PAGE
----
Any time parents separate or divorce, the parents must make some sort of child custody arrangement. There are different types of custody arrangements. Physical custody gives a parent the right to live with the child. If the child spends significant time with both parents, it’s common in many states to award joint physical custody. If the child spends most of her time with one parent, that parent may be awarded primary physical custody and the other parent receives visitation rights.
Legal custody means that a parent has the legal right and obligation to make decisions regarding the child’s upbringing, such as medical decisions and schooling. Sole legal custody or sole physical custody may be awarded if one parent is deemed unfit to have physical or legal custody of his or her child.
As stated above, parents can enjoy joint child custody if both parents are deemed fit and spend a significant amount of time with the child such that not having either parent in the child’s life would not be in the child’s best interest. Notwithstanding, some parents are awarded full custody. Full custody means that one parent bears the main responsibility for his or her child’s care and upbringing. This parent lives with the child and is known as the custodial parent. In a full custody arrangement, the parent who does not live with the child (non-custodial parent) may be granted limited visitation rights or limited custody depending on the situation.
Custody papers, also known as custody forms, may be necessary when divorcing or unmarried parents fight for custody of their child. Custody papers refer to a court order that governs the custody arrangement between parents or guardians. It is typically granted by a family law judge during a divorce proceeding or legal separation proceeding, although it can be requested in a separate hearing.
Each state has different standards and procedures. Generally, a parent or guardian must file the appropriate paperwork with the court and pay filing fees, if any. Once your forms are filed, you are given a court date for a custody hearing. A family law judge can grant you full custody if you can demonstrate during your court hearing that granting you full custody is in the best interests of your child.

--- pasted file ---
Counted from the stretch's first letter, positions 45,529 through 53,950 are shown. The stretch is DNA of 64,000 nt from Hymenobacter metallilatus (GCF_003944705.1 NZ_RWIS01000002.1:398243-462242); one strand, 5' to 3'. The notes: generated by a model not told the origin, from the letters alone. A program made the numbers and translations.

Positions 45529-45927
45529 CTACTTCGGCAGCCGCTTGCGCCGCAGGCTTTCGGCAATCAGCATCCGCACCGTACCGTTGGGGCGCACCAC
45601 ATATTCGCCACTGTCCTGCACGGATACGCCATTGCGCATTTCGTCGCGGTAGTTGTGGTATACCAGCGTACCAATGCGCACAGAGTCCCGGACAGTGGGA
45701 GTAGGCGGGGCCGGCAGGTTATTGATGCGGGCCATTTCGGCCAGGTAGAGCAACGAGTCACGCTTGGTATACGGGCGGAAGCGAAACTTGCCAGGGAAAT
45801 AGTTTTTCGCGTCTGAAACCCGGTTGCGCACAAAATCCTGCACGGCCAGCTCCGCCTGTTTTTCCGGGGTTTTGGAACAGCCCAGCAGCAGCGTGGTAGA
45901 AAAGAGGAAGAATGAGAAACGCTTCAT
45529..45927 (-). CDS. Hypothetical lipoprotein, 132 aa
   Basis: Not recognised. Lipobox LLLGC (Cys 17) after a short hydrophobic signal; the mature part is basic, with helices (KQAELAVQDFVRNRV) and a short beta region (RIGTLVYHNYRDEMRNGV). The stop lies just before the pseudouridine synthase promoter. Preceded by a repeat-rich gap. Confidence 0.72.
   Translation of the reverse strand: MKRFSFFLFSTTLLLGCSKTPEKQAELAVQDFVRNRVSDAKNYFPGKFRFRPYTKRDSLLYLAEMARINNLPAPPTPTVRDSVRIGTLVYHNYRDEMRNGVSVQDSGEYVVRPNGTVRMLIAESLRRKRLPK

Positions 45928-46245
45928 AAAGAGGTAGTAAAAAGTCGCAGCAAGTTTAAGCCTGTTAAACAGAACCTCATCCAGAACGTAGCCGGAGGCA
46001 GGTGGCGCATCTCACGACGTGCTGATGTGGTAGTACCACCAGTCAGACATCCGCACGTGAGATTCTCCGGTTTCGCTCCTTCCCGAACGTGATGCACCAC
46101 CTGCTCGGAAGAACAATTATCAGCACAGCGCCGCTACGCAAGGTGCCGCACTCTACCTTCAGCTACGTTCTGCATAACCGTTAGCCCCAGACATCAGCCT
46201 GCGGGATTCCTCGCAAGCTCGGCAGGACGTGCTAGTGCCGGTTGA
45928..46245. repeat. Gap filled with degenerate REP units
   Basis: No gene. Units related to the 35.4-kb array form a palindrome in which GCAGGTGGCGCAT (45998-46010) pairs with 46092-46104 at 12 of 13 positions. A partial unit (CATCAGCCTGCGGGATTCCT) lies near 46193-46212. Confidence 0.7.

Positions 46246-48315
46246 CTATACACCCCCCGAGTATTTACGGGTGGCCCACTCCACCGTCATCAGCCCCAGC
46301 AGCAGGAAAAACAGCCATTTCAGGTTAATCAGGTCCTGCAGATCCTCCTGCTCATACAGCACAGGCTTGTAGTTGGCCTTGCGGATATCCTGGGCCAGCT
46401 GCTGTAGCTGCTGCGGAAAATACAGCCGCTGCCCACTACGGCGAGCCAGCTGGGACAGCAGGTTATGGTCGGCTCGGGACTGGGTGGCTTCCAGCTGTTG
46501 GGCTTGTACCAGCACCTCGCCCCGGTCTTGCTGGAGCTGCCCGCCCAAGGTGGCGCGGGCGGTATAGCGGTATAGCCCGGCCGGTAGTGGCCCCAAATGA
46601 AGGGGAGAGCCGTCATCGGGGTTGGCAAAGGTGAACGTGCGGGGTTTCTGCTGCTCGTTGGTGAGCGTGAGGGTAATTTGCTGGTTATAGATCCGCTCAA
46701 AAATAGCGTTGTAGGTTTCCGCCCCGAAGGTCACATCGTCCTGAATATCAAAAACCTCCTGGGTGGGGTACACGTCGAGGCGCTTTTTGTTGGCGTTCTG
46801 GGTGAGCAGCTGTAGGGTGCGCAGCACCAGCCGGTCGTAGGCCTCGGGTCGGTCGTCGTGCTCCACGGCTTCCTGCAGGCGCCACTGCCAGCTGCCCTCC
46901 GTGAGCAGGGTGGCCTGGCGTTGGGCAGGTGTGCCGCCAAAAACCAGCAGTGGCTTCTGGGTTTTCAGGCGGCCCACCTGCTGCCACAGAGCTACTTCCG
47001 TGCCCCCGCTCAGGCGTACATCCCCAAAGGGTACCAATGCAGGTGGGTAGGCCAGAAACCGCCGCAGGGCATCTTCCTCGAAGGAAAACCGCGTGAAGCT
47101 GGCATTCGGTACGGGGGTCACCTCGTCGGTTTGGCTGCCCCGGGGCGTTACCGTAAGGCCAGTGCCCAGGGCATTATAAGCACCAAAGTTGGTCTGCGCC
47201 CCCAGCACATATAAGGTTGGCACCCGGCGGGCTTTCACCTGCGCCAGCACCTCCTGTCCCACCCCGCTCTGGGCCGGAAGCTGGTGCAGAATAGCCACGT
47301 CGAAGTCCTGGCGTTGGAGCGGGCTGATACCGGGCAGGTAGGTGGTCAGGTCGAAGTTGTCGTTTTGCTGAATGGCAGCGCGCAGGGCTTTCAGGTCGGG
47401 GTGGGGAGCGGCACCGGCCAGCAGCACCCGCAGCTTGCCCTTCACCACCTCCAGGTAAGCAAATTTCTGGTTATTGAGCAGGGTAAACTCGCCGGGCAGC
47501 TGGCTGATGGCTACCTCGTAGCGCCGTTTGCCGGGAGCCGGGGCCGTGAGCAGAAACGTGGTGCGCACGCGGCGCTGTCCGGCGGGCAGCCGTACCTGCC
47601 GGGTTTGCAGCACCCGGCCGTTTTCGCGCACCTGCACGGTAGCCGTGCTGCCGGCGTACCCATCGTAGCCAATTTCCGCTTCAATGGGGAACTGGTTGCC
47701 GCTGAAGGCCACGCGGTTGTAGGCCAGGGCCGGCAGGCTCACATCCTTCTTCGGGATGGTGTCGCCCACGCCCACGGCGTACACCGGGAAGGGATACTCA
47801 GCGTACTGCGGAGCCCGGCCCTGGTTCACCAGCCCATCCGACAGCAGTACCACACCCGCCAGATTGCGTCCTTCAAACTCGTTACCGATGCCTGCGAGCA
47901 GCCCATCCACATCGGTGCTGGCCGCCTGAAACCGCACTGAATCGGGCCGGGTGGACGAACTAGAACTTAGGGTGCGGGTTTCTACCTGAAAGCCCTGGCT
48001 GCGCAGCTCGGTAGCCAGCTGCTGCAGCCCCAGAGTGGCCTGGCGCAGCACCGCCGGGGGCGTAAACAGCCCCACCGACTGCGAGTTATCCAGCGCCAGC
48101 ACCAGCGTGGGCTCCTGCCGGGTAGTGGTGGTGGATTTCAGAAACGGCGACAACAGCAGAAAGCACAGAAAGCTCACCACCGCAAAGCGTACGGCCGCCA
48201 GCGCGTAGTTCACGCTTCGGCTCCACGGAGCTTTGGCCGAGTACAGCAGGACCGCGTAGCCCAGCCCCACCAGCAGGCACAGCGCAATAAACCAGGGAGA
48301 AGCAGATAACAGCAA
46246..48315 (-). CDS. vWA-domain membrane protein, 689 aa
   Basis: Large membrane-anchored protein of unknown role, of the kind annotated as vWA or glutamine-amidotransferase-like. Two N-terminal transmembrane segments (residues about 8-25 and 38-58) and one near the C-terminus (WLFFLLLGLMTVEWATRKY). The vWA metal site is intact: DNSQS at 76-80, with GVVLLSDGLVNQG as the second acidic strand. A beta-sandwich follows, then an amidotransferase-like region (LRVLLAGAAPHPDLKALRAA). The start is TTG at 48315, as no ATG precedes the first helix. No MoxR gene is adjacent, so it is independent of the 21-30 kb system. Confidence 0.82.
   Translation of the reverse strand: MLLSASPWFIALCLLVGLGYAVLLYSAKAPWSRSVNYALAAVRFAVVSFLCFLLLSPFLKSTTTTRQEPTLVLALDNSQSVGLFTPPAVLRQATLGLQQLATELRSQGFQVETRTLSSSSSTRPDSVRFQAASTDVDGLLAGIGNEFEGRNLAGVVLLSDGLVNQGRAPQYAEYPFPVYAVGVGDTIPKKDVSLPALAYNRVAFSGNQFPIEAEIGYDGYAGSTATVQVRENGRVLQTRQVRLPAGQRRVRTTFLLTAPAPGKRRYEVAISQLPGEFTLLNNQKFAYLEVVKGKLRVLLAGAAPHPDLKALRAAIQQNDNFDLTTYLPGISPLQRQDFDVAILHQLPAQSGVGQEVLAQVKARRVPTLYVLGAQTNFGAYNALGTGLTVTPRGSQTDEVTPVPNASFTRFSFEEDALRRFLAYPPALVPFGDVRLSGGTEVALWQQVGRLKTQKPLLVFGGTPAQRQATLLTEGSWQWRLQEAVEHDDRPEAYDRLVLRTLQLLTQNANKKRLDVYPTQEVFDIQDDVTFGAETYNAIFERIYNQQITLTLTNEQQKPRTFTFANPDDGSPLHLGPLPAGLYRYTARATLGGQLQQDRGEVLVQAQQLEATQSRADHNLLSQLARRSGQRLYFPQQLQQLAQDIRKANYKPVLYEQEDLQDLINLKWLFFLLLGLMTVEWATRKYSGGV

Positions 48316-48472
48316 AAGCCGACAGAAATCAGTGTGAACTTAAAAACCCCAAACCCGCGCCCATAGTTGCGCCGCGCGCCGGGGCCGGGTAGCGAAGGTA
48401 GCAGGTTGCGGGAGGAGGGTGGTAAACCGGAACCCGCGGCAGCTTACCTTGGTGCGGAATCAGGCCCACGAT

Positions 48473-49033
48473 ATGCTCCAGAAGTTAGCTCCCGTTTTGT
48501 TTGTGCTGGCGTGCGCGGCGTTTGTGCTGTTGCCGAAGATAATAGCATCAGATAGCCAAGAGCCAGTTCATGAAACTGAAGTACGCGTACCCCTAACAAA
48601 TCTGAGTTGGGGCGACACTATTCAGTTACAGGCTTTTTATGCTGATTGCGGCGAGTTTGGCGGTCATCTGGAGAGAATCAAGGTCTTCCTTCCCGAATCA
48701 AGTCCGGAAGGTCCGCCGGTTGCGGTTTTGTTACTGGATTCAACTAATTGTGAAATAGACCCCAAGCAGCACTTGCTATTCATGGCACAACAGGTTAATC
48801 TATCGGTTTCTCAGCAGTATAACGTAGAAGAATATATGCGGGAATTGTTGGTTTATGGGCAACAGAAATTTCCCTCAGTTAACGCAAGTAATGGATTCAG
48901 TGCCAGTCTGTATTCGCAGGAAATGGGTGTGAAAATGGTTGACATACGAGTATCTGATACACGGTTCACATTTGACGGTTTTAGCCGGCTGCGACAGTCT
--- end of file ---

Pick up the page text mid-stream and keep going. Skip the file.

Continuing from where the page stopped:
Yes. There are several reasons why a full custody arrangement may be modified. Generally, the court must determine that altering the custody arrangement is in the child’s best interest. For instance, if the child is in danger or if the custodial parent dies, or if one parent does not cooperate with the visitation schedule, a court may consider changing the child custody arrangement. Similarly, a court can consider modification if one parent is considering relocating to a distant location.
If custody arrangements are violated, the violating parent can be found in contempt, may be fined, and may have his or her custody rights limited as a result. The custody arrangement can also be modified. Further, violating full custody orders (such as trying to flee the state with your child during a scheduled visitation) can result in revocation of any rights to your child.
It isn’t easy gaining full custody of your child. The paperwork is tedious, sometimes difficult to understand and complicated to file. For this reason, it is advantageous to work with a qualified family law attorney. A family law attorney can help provide you with valuable legal advice that will help you attain the result you desire.
Last Modified: 11-15-2017 01:58 PM PSTLaw Library Disclaimer
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